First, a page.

Rachvelishvili Ravashing as Carmen
Tomer Zvulun Directs at the Metropolitan Opera
By: Susan Hall - 09/28/2012
Rachvelishvili, sings, acts, seduces.
Yonghoon Lee solves his problem. Carmen still defiant in death.
by Georges Bizet
Libretto by Henri Meilhac and Ludovic Halévy
Production by Richard Eyre
Stage Direction by Tomer Zvulun
Conducted by Michele Mariotti
Anita Rachvelishvili (Carmen), Yonghoon Lee (Don Jose), Kyle Ketelsen (Escamillo), Keith Miller (Zuniga)
Metropolitan Opera House, New York
Carmen gets the attention it deserves in the revival of Richard Eyre's production at the Metropolitan Opera. From the moment the sultry and magnetic Anita Rachvelishvili takes the stage, the opera sweeps us up into its dark drama. Tomer Zvulun is responsible for the first-rate staging and makes the improbable visual combination of the Georgian mezzo and her obsessive lover from South Korea, the equally compelling Yonghoon Lee, seem like the most natural love affair in the world. Erotic always, and a tragic love story when as it courses forward.
Even at the unusually brisk pace conductor Mariotti takes in the revived Met production, titillation takes you in. Mariotti and this Carmen have worked seamlessly together at La Scala.
In some ways, Carmen is the easiest of all operas to mount. On the face of it delicious, the music drawing you in, enticing and exhilarating at once. While the first audiences resisted its charms, for the past century it has broken box office records.
Merimee started his novella Carmen by remarking that women are as bitter as gall. They have only two good moments, in bed and in death. Zvulen and Rachvelishvili give us Carmen in both positions, but she resists subservience.
While Richard Eyre’s production is terrific, how it is staged varies from mounting to mounting. The Carmen arriving at the Met this fall is conceived with attention to detail, and magical broad strokes. Under the stage direction of Zvulun, Carmen’s story comes to life. She may be a victim of misogyny, but she is carmen: a song, a poem and the spell she casts.
Zvulun has two supremely gifted talents to work with. Anita Rachvelishvili and Yonghoon Lee, while not your most obvious matchup physically, convince in their passion and their volatility. Both have incredible vocal instruments which are also somewhat unusual. Rachvelishvili’s chest voice is deep and rich, with almost an abrasive rumble which perfectly suits the role. She is Carmen.
Prosper Merimee describes his star "of a strange and savage beauty, a face which at first surprised you but it was one you could never forget. Her eyes especially had an expression at once voluptuous and fierce which I have never since noticed in any human eye. Eye of gypsy eye of wolf is an old Spanish expression…denotes quick observation."
Zvulun has helped her parry and thrust, to give with one hand and take with another, to seduce and betray. Whatever you call the extremes within one character, Rachvelishvili captures them in her voice and in her movement. You can’t take your eyes off her. She is thoroughly engaged in the stage proceedings while other characters move the story forward.
Yonghoon Lee has a wonderful edge to his voice, which spans octaves with seeming ease. He too inhabits his role, not so much wimp as a besotted victim.
Zvulun adds touches small and large. From the young boy who uses a shirt as a muleta, his toreador's cape to an orange tucked in Carmen's bodice. The orange replaces the cinnamon of Merimee, but from the moment Carmen takes her first bight, as though this was Eve's apple, we know where she is going: up in flames accompanied by castanets. In this larger-than-life Carmen, mocking Don Jose, driving him crazy, the staging intrigues and is apt.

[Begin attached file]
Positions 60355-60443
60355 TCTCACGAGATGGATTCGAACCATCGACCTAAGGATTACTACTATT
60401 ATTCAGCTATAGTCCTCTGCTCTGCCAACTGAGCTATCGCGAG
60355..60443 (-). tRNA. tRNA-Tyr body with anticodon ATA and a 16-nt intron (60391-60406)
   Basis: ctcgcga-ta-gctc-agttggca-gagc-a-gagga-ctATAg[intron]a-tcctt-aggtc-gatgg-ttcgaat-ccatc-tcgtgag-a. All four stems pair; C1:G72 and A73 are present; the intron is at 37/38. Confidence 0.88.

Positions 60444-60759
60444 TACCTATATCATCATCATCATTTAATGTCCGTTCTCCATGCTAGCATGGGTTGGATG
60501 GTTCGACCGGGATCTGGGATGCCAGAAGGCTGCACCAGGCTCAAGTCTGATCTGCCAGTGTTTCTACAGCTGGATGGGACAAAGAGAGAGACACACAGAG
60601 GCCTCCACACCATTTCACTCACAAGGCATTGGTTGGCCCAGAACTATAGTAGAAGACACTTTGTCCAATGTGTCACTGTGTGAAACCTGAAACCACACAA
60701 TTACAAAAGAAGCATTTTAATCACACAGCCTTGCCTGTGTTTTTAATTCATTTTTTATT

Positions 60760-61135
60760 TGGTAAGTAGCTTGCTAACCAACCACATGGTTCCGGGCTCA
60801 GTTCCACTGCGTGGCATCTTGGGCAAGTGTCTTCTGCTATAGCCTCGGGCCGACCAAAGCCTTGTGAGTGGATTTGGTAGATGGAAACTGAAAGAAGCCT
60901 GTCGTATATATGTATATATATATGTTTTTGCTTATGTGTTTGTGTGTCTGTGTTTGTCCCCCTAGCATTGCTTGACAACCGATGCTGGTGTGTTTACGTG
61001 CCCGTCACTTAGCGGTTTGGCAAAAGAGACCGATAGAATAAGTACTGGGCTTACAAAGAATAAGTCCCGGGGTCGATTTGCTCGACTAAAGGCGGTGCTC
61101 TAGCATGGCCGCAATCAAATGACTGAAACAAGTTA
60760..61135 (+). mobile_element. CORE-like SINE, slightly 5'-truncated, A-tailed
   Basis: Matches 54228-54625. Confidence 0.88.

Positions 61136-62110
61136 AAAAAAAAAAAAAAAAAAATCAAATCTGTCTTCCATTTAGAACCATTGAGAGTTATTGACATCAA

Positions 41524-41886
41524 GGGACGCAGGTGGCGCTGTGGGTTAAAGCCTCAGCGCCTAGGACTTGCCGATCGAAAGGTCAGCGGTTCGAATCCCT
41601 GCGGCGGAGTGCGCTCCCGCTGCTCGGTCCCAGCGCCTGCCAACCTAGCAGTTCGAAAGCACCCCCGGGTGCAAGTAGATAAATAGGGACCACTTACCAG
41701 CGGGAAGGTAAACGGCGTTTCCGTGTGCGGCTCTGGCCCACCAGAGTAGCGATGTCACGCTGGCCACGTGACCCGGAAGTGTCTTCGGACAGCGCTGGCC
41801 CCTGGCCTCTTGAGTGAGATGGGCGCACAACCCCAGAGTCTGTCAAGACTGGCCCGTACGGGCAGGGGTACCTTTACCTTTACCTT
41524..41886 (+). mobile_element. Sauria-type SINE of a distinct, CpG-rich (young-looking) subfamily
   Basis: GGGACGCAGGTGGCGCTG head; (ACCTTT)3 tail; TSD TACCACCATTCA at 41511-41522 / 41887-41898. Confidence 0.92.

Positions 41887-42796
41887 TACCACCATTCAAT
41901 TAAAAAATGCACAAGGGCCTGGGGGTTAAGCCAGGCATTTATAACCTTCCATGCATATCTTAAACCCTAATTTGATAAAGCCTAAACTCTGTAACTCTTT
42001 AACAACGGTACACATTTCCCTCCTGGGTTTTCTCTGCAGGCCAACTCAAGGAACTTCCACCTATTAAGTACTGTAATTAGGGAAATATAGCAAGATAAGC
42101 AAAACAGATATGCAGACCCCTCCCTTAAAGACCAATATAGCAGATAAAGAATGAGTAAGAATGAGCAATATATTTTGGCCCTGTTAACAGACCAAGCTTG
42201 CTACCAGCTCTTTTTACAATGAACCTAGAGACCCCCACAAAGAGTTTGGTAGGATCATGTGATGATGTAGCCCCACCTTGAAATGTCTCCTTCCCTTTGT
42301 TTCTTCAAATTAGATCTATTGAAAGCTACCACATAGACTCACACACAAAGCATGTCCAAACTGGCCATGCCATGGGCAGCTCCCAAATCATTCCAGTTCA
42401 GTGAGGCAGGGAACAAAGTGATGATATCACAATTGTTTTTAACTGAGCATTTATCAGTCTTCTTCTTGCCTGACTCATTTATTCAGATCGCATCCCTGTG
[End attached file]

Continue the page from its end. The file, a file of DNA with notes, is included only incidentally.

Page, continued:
Merimee would have loved Rachelishvili’s Carmen, stepping “like a thoroughbred filly at a Cordova stud.” While Carmen is never repulsed by anything, including a murder to which she reacts by simply narrowing her eyes, she is always saying ‘yes’ like Molly Bloom under the Andalusian walls.
Carmen is about erotic passion and even succeeds in the moments when it’s only about love. Kyle Ketelsen snorts like a bull, as he swaggers in his toreador role. The choruses and dancers parade around the stage, in time and adding background visual pleasure to the story’s progress. Moving to the beat of the music, making movements dance, always focusing on the music as it expresses character, altogether these make a great evening at the opera.
The only out of place singer is Micaela, undoubtedly the choice of the Met’s general manager who favors pretty, skinny young women whose profiles are more elegant than their voices. Unfortunately in this case, Micaela not only sings small, she also fails to engage in stage action. This type of performer is often unfairly inflicted on both their performing partners and the live audience in the interest of cultivating a pretty face for HDs.
A tantalizing Carmen, in which Rachvelishvili sings Bizet as though his were the mystic songs invoking Bari Crallisa, Queen of the Gypsies, as she taunts Don Jose to death, displaying all the while her draw, even as she says, I could save my life by lying, but I won't. Everyone loves Carmen, but this production mounted by Zvulun is unique in its specificity and its wildness.
This Carmen is not a figure of myth, but one of passion. Because passion is exuded by three of the stage animals in the main roles, theatricality and performance dominate the pageantry. Zvulun directing reminds us how much we would miss if Carmen followed the opera’s concluding gypsy epigram: Into a closed mouth, no fly can enter.